What the Pandemic’s ‘Open Streets’ Really Revealed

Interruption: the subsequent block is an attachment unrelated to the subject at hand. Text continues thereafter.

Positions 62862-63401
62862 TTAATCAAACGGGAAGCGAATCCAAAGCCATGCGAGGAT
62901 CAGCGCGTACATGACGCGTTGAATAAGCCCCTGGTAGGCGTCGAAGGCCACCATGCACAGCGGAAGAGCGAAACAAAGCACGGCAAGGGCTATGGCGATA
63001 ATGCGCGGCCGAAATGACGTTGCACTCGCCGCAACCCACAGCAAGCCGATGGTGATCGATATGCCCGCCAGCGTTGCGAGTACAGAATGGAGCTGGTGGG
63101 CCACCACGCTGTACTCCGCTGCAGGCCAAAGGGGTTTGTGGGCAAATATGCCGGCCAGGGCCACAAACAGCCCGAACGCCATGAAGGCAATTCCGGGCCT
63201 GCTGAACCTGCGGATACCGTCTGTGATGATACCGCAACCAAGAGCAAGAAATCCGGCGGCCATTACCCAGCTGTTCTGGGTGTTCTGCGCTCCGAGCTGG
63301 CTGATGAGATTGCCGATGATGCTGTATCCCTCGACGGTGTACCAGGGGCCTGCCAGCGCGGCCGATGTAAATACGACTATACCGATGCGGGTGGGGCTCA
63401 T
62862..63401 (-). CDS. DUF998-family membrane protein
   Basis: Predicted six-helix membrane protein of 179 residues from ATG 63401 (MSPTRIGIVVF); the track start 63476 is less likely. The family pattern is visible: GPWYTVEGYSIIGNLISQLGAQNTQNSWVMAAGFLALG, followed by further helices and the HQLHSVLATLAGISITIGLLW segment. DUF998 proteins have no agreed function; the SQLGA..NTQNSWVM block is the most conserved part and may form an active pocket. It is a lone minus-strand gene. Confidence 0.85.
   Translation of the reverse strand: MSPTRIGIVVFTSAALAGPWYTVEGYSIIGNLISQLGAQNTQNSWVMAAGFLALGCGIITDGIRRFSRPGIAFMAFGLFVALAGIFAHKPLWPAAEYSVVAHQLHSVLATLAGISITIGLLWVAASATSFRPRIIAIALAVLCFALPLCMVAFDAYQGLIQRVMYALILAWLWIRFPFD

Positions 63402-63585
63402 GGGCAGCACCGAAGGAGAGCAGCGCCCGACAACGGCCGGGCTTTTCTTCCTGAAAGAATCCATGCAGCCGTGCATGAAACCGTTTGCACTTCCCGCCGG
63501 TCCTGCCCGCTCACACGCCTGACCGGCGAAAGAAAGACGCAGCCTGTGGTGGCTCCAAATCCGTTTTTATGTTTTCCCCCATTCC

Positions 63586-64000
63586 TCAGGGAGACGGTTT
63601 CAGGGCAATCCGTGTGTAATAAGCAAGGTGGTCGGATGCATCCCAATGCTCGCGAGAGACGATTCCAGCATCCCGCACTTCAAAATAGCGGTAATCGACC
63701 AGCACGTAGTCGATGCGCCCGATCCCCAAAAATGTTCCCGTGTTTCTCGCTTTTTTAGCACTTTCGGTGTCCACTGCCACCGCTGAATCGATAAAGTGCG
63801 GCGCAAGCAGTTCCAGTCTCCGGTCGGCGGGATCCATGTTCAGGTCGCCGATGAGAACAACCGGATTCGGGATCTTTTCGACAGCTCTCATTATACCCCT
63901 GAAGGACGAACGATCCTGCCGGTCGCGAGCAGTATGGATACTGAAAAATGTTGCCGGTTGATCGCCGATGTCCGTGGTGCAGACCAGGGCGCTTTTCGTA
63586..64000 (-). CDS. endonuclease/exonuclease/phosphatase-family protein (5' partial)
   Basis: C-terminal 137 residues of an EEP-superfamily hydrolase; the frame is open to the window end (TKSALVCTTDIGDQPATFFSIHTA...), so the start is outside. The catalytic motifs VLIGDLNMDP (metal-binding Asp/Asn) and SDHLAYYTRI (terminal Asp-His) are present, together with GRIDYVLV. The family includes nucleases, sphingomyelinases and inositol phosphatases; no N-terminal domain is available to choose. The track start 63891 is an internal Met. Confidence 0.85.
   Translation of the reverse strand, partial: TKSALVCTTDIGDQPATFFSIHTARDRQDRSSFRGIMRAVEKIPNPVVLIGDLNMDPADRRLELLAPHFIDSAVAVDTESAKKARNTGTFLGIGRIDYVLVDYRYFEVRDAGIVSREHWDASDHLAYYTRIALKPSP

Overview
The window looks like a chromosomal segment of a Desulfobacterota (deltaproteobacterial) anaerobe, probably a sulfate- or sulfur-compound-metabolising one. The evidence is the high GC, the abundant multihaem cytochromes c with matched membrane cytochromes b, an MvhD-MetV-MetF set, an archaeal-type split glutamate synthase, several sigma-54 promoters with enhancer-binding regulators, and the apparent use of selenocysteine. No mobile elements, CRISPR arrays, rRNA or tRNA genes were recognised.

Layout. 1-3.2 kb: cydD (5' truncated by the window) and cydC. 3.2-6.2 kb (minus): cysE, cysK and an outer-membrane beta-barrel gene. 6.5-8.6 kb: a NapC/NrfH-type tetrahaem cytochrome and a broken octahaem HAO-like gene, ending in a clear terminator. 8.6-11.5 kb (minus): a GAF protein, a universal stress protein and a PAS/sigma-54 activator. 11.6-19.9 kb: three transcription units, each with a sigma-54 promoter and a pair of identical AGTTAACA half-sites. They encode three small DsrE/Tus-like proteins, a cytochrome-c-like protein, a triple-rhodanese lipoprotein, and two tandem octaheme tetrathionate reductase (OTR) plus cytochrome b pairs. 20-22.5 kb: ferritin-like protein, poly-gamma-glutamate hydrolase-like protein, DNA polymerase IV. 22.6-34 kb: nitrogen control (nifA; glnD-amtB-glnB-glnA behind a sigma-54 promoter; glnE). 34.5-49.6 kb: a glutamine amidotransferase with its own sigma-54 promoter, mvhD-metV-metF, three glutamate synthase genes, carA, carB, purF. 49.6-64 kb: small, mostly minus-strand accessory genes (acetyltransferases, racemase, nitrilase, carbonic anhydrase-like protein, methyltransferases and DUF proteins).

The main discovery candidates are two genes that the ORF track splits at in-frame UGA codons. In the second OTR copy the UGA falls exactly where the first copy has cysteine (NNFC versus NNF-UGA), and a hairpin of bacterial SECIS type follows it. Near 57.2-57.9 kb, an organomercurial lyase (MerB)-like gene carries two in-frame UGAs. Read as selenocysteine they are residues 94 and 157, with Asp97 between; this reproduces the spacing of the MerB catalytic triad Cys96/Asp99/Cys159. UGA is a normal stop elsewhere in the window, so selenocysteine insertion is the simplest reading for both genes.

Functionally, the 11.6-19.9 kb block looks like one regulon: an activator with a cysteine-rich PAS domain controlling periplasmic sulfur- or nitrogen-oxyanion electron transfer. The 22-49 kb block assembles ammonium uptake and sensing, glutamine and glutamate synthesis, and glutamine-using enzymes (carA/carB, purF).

To get a better understanding of the relationship between Covid-era open streets and urban inequality, myself and Yuqing Zhang, a student at Cornell’s Department of City and Regional Planning, examined the geography of pandemic-inspired road closures. In our research, we found a total of 163 different programs during 2020 and 2021 across 157 U.S. municipalities (41 cities contained multiple programs, and several counties organized programs). California launched the most programs, with 37, but 35 states ultimately closed off streets to vehicular traffic. Of these, the majority (84%) were designated as temporary (a total of 18 are being considered for permanent status, as of summer 2021), and the vast majority (94%) lasted less than six months. These findings comport with the 2020 Menino Survey of Mayors from Boston University, which found that of the mayors surveyed, “very few … plan to make these closures permanent.”